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Worldwide, 15 million people have clinically apparent thalassemic disorders.
Reportedly, there are about 240 million carriers of b-thalassemia worldwide In India alone,
more than 30 million are carriers of thalassemia gene. Every year approximately 100,000 children with Thalassemia Major are born world over,
of which 10,000 are born in India it is estimated that there are about 65,000-67,000 b-thalassemia patients in our country with around 9,000-10,000
cases being added every year.
Thalassemia can be inherited from two normal, yet thalassemia trait carrier (thalassemia Gowdais and Lingayat s from Karnataka etc have a higher carrier rate. , minor)
parents who might be totally oblivious of this trait until they have a thalassemia major child.
If treated and managed well these patients can have a near normal life in which they can marry and have normal children.
If parents or persons can be identified as thalassemia carriers before marriage, it becomes easy to prevent the disease in children.
Once a child is diagnosed to have thalassemia homozygous disorders, he/she has to take lifelong treatment.
Management includes regular 3 weekly filtered packed red cell transfusions, chelation therapy for iron overload, management of complications of iron overload and
transfusions, including osteoporosis, cardiac dysfunction, endocrine problems, Hepatitis B & C, HIV infection, CMV etc.
The cost of treatment of an average weight 4-year-old thalassemic child is around Rs. 90,000-100,000 annually in a private set-up.
Therefore, not more than 5-10% of thalassemic children born in India receive optimal treatment.
Stem cell transplantation as a curative treatment, which costs between 6 and 16 lac rupees is out of reach for majority of children.
'Besides bearing the cost of treatment, the psychological stress to both the patient and the parents/family is phenomenal! received so far:
In fact, it is startling to know from a 15 year old thalassemic child the account of what he has
• 250 units of packed red cells
• 4000 injections of desferioxamine
• Has had a needle in his body for >40,000 hours of his life
• Already spent Rs. 16,20,000 for chelation alone!
If this child lives for 50 years, then he would require:
• 2000 units of packed red cells
• 15,000 desferrioxamine injections
• 1.5 lac hours [ 6250 days or 17 years) of a needle in his body, and
• Rs 90 lacs for chelation alone!
This is besides the hospital expenses PLUS other medical care!
The birth of a thalassemic child thus places considerable strain not only on affected child & family but on society at large.
Therefore there is emphasis for shift from treatment to prevention of birth of such children in future. This can be achieved by:
- Population education
- Mass screening of high risk communities for thalassemia minor
- Genetic counseling of those who test positive for thalassemia minor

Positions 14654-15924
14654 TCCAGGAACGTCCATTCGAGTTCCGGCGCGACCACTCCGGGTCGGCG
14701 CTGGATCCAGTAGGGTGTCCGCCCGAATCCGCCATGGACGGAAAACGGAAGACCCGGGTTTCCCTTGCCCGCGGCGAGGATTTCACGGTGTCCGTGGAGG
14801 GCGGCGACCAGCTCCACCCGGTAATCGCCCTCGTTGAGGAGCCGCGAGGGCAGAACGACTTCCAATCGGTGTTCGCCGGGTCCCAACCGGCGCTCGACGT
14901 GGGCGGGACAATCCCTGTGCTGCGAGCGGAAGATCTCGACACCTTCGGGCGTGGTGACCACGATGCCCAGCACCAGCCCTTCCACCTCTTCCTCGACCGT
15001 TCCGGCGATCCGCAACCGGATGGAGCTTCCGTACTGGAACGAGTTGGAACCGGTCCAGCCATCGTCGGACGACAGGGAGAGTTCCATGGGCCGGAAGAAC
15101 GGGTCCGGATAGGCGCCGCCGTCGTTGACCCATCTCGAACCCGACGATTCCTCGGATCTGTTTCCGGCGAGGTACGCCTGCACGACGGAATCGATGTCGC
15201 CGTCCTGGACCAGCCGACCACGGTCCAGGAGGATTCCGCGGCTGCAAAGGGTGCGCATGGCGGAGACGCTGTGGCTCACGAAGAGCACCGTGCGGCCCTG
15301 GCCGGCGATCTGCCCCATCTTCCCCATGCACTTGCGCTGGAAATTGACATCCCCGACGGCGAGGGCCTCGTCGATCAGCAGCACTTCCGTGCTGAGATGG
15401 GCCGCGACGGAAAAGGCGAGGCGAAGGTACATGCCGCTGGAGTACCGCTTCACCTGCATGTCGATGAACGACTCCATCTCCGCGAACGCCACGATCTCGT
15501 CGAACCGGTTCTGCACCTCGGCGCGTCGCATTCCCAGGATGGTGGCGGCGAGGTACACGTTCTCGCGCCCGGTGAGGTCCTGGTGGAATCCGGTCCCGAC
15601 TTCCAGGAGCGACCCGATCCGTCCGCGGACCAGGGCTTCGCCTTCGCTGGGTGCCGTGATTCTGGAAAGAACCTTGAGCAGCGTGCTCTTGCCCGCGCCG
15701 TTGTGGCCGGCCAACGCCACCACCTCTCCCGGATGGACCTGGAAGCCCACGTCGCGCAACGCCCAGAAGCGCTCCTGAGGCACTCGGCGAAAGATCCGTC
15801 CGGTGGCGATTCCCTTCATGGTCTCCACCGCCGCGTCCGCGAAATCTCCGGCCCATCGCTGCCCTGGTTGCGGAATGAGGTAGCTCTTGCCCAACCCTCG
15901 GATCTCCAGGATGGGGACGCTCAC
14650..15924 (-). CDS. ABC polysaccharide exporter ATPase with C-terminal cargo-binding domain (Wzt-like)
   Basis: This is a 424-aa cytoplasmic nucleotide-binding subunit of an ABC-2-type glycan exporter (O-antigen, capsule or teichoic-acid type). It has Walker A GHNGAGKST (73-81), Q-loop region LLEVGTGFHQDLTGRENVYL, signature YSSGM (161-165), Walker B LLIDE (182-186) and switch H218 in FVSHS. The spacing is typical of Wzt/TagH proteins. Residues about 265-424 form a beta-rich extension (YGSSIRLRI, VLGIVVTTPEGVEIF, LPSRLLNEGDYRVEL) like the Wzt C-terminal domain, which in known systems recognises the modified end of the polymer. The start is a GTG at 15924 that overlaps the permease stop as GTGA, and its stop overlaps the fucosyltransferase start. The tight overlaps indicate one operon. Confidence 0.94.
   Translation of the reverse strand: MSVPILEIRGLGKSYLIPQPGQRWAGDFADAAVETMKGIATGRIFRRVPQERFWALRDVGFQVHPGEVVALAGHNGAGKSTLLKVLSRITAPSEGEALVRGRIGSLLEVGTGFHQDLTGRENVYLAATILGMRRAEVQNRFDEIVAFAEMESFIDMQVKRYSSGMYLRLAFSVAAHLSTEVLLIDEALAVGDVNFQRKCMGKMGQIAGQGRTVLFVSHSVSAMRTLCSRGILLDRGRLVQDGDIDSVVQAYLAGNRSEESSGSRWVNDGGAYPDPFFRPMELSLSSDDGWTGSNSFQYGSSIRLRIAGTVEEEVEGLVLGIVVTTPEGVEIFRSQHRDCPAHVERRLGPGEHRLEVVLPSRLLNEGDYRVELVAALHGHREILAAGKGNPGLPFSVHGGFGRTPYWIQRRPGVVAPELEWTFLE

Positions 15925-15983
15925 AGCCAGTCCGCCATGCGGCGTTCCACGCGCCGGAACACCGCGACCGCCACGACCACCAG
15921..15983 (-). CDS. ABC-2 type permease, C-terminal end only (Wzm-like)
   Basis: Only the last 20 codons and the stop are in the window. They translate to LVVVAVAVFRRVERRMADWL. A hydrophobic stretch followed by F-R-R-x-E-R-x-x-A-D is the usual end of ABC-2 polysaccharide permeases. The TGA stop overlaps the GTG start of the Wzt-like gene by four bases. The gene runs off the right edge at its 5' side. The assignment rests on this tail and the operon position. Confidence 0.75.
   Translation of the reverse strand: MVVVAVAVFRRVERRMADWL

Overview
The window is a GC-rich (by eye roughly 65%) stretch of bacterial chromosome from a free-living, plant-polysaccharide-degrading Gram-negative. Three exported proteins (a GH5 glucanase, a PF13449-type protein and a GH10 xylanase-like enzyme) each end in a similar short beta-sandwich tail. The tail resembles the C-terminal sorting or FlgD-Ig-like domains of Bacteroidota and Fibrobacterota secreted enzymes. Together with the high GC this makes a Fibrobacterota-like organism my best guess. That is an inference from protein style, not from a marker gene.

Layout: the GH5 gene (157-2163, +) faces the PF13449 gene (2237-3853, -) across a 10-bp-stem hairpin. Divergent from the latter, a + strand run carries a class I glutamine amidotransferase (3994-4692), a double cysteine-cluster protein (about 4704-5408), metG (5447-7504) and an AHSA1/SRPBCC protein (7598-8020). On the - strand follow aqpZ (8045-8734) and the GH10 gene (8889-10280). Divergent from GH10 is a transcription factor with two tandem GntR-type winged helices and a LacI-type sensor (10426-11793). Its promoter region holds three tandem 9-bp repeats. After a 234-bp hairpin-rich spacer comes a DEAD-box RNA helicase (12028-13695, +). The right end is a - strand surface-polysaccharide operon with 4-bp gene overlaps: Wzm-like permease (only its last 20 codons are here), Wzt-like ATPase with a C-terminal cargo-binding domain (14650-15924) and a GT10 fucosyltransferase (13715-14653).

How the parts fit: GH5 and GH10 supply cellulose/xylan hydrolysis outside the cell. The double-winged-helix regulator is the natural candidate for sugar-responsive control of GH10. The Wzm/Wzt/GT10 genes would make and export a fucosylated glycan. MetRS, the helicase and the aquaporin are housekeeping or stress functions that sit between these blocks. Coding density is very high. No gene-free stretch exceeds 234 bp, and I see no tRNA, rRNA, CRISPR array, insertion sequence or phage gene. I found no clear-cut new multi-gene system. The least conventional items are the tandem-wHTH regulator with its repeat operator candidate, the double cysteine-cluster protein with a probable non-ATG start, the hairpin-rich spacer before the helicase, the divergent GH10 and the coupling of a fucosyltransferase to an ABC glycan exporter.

- Prenatal Diagnosis
In a study done in Iran, it was concluded that the ratio of cost of treatment to prevention of thalassernia is 16:1.6.
They found that the total cost per case prevented was less than the cost of a single year of treatment for an individual with the disease! )
Regions like Cyprus & Sardinia have almost succeeded in preventsingthe disease.
Anyone Iiving in a country with a high prevaience of thalasserma should be screened so they can be aware of their thalassernic status,
and if required discuss the implications of this with their physician or a genetic counselor! )
Prevention is better than cure
It is important to identify yourself as possible carrier of thalassemia (thalassemia minor).
A person with thalassemia minor has a 25% (1 in 4) chance of having a baby with THALASSEMIA MAJOR if his/her mate also has thalassemia minor College students tested every year all over country to generate awareness
Those who are identified as minor/trait, prenatal detection & counseling helps
This prevents mental agony of the family, besides financial burden on family and health system )
Symptoms Some children with mild thalassemia have no symptoms at all. In children who do, symptoms of thalassemia can range from mild to severe depending on the type of thalassemia they are suffering We say the person is anemic when his/her hemoglobin (Hb) is less than 13 gm% in males, or in females from. when Hb is <1.2rng%, in pregnant women when Hb is < 11 gm%, <11 gm% in children between 6 months to 6 year; of age, & < 12 gm% in children older than 6 years. When Hb is less than 7 gm%, we say it is SEVERE anemia, & when it is less than 4 gm%, it is VERY SEVERE anemia.
Thalassemia is 99% not curable but 100% preventable? So get tested and have your THALASSEMIA STATUS REPORT before you tie the knot!
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